Is Your Business “App”-tly Represented?

Everybody Seems to Have an App, Should You?

Quick, without looking, how many apps do you have on your phone or tablet?
It seems that not too long ago phones were, well, just phones.  Then texting, photos and video.  And now, apps.  Not just one or two apps.  In fact, it seems you can’t get along without an app for nearly everything.  In fact, in a world where there is seemingly an endless supply of apps, if a certain app did not exist, someone would probably build an app for that.
Face it, it’s an app world.
In business, nearly everyone is jumping into the app ring.   You’ll find most social media outlets like Facebook or Twitter available as native apps, just like you would find as are public service agencies like municipalities, local governments and law enforcement that use these apps to communicate with their constituencies and provide real-time updates.
Apps are here to stay because they provide a win-win scenario for all involved – business and customer.
Mobile-based apps offer mobility and convenience for consumers and web-based apps, like BPAA’s relatively new Customer Connect (introduced less than a year ago) allow users to do business anywhere.  If a small business wants to succeed into today’s tech-savvy marketplace, apps are the perfect addition to your marketing strategy as well as another way to distribute their products and services.
If you have not joined the app age and are thinking you might want, or need one, here’s a short tutorial.
First, an app is short for application, which is a sort of software that can be used for a variety of purposes from recreation and entertainment to finding routes to managing your employees. Currently there are two types of apps, web and mobile.
Web apps are available over the Internet, which makes them easy to install and set up as you do not need any fancy programs.  You can get apps through Internet browsers such as Google Chrome, Internet Explorer or Mozilla, for example.  You can also access apps through your mobile phone and tablet browsers.
Mobile or native applications like Facebook or Twitter run directly on mobile devices or tablet operating systems.  Usually you can get them through an app store such as Google Play Store.  You can search for an app in a number of categories, click to download and install and within a few seconds, it is available to run on your smartphone or tablet.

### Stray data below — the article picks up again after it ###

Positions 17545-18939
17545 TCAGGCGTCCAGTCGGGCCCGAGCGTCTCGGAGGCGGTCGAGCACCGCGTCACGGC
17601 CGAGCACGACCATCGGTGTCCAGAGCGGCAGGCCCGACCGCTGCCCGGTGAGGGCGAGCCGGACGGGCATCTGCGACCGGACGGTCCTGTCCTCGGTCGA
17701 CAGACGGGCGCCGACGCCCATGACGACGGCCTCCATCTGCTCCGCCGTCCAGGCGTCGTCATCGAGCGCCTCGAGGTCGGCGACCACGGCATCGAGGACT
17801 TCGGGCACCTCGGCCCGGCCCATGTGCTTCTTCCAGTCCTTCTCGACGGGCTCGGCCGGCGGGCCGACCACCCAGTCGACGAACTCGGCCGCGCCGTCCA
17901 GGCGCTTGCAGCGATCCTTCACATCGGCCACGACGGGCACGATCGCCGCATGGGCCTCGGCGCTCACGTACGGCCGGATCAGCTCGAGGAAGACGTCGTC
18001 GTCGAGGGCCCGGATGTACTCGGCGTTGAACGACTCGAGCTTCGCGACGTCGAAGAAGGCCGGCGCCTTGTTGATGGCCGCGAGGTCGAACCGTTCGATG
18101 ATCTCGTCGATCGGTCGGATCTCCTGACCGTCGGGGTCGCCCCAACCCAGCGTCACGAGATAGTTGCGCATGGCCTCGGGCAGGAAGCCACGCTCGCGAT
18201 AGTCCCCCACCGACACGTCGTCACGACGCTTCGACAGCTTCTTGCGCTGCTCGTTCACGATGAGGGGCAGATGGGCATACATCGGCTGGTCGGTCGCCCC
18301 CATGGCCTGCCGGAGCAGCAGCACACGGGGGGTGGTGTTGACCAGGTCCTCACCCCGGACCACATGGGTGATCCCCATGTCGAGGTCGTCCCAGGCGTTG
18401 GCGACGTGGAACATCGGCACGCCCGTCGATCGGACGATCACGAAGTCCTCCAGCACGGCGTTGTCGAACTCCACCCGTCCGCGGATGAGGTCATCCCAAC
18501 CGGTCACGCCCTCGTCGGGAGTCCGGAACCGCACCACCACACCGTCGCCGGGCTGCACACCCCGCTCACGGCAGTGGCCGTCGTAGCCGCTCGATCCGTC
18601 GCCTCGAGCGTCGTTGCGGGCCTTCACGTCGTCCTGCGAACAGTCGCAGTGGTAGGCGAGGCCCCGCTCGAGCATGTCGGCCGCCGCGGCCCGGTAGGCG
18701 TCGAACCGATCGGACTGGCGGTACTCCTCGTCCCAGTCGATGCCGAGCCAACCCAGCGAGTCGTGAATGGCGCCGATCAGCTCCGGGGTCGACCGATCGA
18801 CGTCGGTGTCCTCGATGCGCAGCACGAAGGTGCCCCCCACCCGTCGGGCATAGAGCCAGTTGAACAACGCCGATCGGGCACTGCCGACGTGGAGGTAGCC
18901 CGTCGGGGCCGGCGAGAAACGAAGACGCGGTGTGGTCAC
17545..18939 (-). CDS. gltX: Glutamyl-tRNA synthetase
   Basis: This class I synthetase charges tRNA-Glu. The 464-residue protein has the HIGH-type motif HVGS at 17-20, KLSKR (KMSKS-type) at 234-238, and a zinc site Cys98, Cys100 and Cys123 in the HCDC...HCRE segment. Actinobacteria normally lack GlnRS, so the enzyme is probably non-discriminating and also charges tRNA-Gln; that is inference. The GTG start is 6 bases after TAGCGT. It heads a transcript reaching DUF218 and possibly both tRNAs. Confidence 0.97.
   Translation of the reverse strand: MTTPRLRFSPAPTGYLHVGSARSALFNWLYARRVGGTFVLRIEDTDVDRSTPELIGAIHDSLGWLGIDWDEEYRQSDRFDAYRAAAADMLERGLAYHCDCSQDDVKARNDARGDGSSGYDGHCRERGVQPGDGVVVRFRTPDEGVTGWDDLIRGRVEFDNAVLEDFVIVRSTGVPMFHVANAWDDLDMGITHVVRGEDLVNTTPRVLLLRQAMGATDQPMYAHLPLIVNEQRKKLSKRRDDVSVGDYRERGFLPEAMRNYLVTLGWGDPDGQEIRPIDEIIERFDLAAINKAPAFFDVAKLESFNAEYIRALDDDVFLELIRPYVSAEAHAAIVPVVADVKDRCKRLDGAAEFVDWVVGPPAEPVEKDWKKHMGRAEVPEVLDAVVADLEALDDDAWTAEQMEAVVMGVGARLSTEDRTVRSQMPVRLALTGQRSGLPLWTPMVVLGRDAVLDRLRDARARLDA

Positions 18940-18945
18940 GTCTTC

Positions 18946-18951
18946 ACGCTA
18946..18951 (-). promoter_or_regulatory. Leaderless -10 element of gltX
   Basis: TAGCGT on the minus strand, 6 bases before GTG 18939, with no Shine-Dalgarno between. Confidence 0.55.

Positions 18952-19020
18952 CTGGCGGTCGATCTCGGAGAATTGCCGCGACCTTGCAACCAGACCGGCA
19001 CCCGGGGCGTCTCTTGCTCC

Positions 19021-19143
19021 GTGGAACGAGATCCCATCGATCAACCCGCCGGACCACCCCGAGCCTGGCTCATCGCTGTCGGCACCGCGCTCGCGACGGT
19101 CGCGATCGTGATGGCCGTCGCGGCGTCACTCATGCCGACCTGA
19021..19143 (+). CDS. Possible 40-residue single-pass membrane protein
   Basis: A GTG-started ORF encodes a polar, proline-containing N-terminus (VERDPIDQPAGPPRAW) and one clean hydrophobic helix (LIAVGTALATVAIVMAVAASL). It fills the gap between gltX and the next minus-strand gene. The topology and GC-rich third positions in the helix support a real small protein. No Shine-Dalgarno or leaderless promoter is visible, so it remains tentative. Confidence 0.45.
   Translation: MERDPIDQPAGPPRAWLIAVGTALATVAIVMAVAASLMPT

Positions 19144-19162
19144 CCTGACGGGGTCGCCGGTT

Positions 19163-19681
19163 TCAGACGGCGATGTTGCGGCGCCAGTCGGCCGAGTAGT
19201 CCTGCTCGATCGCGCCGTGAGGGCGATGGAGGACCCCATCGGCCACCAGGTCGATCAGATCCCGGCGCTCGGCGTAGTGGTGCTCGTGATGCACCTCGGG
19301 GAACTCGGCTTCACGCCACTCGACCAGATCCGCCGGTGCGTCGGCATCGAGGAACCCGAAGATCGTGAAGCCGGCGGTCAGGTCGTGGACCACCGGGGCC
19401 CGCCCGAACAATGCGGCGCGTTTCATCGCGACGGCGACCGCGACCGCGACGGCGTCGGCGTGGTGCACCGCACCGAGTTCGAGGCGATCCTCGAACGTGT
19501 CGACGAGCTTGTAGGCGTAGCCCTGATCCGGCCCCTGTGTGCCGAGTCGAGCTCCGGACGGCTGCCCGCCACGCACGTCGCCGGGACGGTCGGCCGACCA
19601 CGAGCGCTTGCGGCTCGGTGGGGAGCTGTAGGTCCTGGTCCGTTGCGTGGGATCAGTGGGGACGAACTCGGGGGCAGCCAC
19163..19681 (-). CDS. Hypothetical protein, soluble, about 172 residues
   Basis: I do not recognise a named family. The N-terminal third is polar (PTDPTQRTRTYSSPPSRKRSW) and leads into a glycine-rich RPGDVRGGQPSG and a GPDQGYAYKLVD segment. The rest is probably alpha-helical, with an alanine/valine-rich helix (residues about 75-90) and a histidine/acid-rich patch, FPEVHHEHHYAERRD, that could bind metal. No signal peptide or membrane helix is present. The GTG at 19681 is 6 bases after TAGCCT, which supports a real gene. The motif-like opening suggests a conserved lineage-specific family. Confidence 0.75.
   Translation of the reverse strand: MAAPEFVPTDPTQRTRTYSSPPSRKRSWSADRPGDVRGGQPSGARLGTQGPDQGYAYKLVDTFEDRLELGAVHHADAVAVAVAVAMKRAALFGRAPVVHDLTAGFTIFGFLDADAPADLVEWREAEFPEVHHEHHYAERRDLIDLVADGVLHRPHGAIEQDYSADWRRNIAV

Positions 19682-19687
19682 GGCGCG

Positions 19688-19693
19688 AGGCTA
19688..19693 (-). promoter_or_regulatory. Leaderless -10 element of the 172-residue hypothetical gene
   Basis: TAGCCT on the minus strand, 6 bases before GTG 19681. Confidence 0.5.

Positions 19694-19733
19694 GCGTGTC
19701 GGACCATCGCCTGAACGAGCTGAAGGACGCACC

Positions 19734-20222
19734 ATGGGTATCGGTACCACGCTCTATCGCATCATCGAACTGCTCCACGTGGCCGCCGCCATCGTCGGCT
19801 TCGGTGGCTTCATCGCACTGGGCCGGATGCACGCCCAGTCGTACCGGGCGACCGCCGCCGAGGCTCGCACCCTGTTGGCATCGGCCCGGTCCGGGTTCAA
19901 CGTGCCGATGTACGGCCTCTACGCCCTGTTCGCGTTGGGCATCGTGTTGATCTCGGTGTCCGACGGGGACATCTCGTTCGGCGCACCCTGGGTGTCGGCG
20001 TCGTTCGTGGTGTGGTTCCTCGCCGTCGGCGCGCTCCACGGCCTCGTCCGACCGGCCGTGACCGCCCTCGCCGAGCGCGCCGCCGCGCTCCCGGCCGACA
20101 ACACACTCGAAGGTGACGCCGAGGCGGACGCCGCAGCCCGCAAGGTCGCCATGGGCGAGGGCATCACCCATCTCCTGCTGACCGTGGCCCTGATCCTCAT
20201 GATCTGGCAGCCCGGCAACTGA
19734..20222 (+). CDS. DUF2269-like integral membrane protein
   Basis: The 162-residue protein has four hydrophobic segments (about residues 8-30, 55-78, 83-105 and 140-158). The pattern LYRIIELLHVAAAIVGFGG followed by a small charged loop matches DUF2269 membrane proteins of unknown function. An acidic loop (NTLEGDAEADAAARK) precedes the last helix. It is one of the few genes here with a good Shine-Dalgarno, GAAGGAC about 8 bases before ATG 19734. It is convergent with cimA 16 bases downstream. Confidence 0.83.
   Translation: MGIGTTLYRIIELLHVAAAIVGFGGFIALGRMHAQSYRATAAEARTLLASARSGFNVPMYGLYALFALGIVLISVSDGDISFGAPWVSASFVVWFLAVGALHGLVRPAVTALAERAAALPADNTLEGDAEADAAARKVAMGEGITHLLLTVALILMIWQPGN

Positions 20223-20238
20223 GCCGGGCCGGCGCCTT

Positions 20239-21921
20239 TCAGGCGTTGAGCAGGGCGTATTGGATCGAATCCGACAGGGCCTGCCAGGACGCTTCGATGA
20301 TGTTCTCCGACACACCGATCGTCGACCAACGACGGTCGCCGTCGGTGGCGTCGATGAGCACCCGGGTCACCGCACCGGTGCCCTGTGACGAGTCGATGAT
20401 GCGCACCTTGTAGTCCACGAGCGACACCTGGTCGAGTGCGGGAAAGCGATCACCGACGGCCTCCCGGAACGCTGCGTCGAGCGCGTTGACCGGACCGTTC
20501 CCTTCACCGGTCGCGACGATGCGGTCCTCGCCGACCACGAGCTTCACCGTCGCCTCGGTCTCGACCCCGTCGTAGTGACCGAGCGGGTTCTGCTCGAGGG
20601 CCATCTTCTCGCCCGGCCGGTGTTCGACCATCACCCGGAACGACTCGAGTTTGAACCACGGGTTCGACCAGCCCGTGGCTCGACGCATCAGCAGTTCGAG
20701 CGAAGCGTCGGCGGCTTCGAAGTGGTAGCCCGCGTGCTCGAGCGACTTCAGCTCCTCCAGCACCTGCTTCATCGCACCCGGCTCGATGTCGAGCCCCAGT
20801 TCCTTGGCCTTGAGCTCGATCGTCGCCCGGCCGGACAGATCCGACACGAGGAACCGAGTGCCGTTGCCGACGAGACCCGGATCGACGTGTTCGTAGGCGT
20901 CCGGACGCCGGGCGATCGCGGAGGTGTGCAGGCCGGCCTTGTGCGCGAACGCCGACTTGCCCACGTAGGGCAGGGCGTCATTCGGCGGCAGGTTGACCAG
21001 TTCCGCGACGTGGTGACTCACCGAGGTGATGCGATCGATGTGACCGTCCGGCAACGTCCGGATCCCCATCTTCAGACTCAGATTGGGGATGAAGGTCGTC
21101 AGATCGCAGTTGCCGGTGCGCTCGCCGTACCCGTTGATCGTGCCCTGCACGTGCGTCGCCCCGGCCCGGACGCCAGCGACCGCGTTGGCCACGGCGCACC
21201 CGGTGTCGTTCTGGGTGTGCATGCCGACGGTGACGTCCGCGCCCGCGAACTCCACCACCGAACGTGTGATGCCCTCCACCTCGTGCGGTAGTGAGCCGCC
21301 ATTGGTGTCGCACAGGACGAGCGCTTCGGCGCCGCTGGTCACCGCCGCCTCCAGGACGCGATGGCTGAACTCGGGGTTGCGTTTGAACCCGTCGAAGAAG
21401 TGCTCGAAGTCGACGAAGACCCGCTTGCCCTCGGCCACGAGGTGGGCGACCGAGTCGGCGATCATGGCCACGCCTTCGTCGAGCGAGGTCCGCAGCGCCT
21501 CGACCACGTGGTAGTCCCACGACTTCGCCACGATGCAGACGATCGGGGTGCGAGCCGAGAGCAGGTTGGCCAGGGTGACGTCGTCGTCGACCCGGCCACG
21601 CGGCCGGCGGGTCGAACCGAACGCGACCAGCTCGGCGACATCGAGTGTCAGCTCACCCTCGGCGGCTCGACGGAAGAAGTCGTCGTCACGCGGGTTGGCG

Bowling and family entertainment centers are finding apps very business-friendly in a number of ways as an alternate distribution channel.  Apps can be developed and used to enhance your business in areas such as overall operations and in segments such as bar, restaurant or party business.  Apps can also help improve employee productivity because you can access, download and analyze data from anywhere and because they are affordable, apps help to reduce office costs.
In fact, one of the newest bowling apps on the market is XBowling, which allows bowlers to connect with other bowlers anywhere around the world and participate in head-to-head, real time competition.  It’s bowling without borders.
You may have asked yourself if you should build an app for your business.  With all the competition out there, (72 percent of small businesses already use apps according to a 2011 AT&T poll) the answer is yes, you should have an app; and because more and more your customers (both regular and future) are online savvy shoppers already and are much more at ease using their apps for nearly everything, you need to have that presence.
As an example how an app can help your business, consider BPAA’s Customer Connect.  It allows proprietors to manage and connect with customers easier than ever before.  Plus, with a web-based help desk app such as Assistly, you can monitor your social media efforts.  (The assumption is you DO have a Facebook page, don’t you?  If not, you really need to get one).
There are countless possibilities for web-based and mobile customer relationship management (CRM) applications such as data base building, isolating information for dedicated mailings for things such as birthdays, leagues and special events.  With external resource planning (ERP) applications you can schedule employees, monitor and shift inventory levels on the go and keep track of your food and beverage costs.
Note that most web applications are for use with the most popular browsers such as Internet Explorer, Google Chrome and Mozilla, however there is heated competition in the mobile and tablet operating systems arena such as Android.
Whether to build an app for your business or not really depends on your business model.   Commonly mobile apps need to have the right infrastructure such as smart phones and the right kind of operating system.  On the other hand, web-based apps can be run on any supported browser.  Another factor to consider is does your business require a dedicated browsing experience such as Facebook or Twitter, or do you need one that allows moving between several tabs or pages?  One example is offering special deals on games, food or promoting a spur-of-the-moment event.
When weighing whether or not to have an app, consider a recent survey by Forrester Research found over 65 percent of customers already use their mobile device to buy goods and services and over 50 percent used their smart phones and tablets for social media and gaming.  The audience is already there, why aren’t you?
To start the app process for your business, you may want to go online and search for business application marketplaces or companies who offer services specific to businesses seeking recommendations on the app process.
Bowling center owners/operators wishing more information on web and mobile apps are invited to contact BPAA Webservices. –

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